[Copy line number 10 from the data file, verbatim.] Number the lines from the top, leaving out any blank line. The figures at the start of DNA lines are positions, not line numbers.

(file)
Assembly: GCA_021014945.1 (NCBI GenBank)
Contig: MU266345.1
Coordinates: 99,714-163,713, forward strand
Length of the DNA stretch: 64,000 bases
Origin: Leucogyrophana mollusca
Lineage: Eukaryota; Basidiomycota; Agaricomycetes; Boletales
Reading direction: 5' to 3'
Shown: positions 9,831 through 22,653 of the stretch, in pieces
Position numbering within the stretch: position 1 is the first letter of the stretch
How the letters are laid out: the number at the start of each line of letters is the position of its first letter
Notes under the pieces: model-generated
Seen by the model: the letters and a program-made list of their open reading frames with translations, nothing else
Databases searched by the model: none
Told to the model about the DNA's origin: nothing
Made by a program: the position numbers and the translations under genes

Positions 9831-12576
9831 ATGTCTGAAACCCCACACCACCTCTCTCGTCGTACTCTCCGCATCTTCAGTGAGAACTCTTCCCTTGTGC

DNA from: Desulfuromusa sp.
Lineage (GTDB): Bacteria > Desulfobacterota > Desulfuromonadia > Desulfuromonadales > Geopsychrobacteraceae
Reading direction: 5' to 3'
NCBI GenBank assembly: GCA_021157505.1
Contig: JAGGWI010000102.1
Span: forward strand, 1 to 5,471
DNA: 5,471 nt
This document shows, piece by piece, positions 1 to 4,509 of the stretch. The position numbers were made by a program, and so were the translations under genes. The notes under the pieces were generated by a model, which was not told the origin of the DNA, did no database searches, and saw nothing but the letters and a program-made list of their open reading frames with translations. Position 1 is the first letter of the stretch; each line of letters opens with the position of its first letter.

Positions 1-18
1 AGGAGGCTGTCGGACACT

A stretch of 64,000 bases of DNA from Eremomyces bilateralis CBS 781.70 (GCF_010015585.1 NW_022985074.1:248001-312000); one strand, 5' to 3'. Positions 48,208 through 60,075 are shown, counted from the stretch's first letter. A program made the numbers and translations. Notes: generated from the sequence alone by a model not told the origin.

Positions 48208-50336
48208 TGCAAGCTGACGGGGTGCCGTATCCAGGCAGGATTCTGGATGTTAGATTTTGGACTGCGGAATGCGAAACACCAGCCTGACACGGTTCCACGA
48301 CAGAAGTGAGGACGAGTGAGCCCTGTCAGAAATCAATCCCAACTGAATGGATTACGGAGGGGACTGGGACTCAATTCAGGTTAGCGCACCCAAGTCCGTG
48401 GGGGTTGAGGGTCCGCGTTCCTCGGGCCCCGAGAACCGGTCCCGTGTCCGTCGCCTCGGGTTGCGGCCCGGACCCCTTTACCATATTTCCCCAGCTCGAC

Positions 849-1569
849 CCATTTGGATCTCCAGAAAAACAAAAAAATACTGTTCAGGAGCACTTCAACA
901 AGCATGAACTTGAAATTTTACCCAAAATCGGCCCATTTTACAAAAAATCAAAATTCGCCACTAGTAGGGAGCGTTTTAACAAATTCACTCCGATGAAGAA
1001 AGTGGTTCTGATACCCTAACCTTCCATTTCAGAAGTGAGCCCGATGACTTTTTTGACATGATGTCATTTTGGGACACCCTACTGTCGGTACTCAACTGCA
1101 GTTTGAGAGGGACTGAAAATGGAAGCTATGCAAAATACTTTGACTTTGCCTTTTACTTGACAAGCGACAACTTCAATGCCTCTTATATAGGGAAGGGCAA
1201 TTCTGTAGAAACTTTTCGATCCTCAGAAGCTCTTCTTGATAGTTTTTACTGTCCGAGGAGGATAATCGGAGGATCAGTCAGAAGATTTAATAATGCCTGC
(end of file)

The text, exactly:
How the letters are laid out: the number at the start of each line of letters is the position of its first letter